The one thing I noticed, post-college, was my perception of time. During college, I always seemed to have time for anything and everything. Once I graduated and started working, having time for "stuff" just vanished. There was never enough time to pretty much do anything but work. So when I was asked about college by a friend long ago, that's basically what I said… you're young, enjoy your free time, because once you start working, time is no longer free. But back then, college was also a lot cheaper. The cost of college, nowadays, may not be worth it to some.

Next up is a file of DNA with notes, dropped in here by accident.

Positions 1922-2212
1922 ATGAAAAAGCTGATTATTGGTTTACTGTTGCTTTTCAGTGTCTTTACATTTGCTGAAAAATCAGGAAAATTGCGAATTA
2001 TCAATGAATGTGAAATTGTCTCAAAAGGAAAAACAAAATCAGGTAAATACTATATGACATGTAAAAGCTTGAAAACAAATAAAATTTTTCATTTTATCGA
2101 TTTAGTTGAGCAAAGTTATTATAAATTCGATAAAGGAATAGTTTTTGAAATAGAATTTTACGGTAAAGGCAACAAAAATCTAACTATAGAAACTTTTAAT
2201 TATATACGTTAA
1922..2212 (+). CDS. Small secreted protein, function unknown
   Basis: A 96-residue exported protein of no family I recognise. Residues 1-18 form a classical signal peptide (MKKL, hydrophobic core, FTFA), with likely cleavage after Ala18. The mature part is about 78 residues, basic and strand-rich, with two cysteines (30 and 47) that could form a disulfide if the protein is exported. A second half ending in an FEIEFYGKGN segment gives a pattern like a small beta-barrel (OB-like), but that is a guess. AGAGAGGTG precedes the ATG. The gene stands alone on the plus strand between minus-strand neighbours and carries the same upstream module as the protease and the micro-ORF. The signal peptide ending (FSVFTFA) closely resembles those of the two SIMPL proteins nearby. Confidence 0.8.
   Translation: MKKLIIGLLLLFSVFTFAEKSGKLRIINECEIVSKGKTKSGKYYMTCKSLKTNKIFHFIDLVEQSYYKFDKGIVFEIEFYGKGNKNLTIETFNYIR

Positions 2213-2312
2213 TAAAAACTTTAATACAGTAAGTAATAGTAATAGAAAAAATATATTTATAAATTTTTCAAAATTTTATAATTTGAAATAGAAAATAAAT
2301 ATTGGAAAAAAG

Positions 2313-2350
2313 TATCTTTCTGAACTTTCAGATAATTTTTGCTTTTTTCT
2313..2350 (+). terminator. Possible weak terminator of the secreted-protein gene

With good ol' FTP, I still use it. I have a very small personal website, I do my own web pages and upload with FTP. Now, back in the day, when the internet was all new and sparkly, I had some web space, a friend wanted to try out a forum, and I said let me look into it and get back to you. There are database forums (pretty much everything) and flat file forums (like YaBB ). I asked my webhost how does one backup a database forum, and was told that databases are hidden from you and to just use the phpadmin function in one's control panel. I looked at the interface for phpadmin and it was just this mess of options and choices and a help file that made no sense. It totally confused me. But with the YaBB flat file forum, with FTP, I could see everything, back it all up, synchronize folders, and it just made sense to my way of thinking. Now, back to the present day, with literally millions of people using WordPress and other database driven content management systems, who has a backup to anything. People are totally dependent on their web host for backup and restoration of their site, and depending on the web host, good luck with that sort of thing. Anyway, I like FTP because you can see everything, and you do not have to have blind trust in your web host for any kind of disaster scenario.